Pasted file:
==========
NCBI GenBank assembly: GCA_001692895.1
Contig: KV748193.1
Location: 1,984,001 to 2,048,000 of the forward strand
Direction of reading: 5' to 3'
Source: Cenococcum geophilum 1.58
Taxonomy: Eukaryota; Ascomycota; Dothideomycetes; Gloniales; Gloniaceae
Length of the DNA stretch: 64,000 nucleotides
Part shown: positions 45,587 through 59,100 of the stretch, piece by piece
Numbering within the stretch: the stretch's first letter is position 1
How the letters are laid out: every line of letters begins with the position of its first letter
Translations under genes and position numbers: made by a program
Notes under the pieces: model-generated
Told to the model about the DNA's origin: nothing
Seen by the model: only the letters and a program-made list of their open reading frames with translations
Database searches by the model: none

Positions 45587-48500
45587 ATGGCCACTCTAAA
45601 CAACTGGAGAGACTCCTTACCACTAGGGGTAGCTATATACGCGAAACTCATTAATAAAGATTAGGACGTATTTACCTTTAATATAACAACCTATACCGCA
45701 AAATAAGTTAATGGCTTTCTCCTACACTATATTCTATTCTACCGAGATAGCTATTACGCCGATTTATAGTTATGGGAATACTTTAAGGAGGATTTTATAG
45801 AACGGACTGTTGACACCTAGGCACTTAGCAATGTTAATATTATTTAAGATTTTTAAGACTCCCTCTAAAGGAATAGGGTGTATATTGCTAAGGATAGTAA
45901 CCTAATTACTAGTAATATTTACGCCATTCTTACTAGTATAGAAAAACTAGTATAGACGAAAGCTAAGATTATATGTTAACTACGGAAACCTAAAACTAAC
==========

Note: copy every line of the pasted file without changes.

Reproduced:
NCBI GenBank assembly: GCA_001692895.1
Contig: KV748193.1
Location: 1,984,001 to 2,048,000 of the forward strand
Direction of reading: 5' to 3'
Source: Cenococcum geophilum 1.58
Taxonomy: Eukaryota; Ascomycota; Dothideomycetes; Gloniales; Gloniaceae
Length of the DNA stretch: 64,000 nucleotides
Part shown: positions 45,587 through 59,100 of the stretch, piece by piece
Numbering within the stretch: the stretch's first letter is position 1
How the letters are laid out: every line of letters begins with the position of its first letter
Translations under genes and position numbers: made by a program
Notes under the pieces: model-generated
Told to the model about the DNA's origin: nothing
Seen by the model: only the letters and a program-made list of their open reading frames with translations
Database searches by the model: none

Positions 45587-48500
45587 ATGGCCACTCTAAA
45601 CAACTGGAGAGACTCCTTACCACTAGGGGTAGCTATATACGCGAAACTCATTAATAAAGATTAGGACGTATTTACCTTTAATATAACAACCTATACCGCA
45701 AAATAAGTTAATGGCTTTCTCCTACACTATATTCTATTCTACCGAGATAGCTATTACGCCGATTTATAGTTATGGGAATACTTTAAGGAGGATTTTATAG
45801 AACGGACTGTTGACACCTAGGCACTTAGCAATGTTAATATTATTTAAGATTTTTAAGACTCCCTCTAAAGGAATAGGGTGTATATTGCTAAGGATAGTAA
45901 CCTAATTACTAGTAATATTTACGCCATTCTTACTAGTATAGAAAAACTAGTATAGACGAAAGCTAAGATTATATGTTAACTACGGAAACCTAAAACTAAC